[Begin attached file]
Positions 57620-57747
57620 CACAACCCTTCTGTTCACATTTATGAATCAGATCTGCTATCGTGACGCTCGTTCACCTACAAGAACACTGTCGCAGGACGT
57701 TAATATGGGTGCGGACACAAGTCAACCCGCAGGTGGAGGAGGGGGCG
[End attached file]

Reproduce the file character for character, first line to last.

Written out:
Positions 57620-57747
57620 CACAACCCTTCTGTTCACATTTATGAATCAGATCTGCTATCGTGACGCTCGTTCACCTACAAGAACACTGTCGCAGGACGT
57701 TAATATGGGTGCGGACACAAGTCAACCCGCAGGTGGAGGAGGGGGCG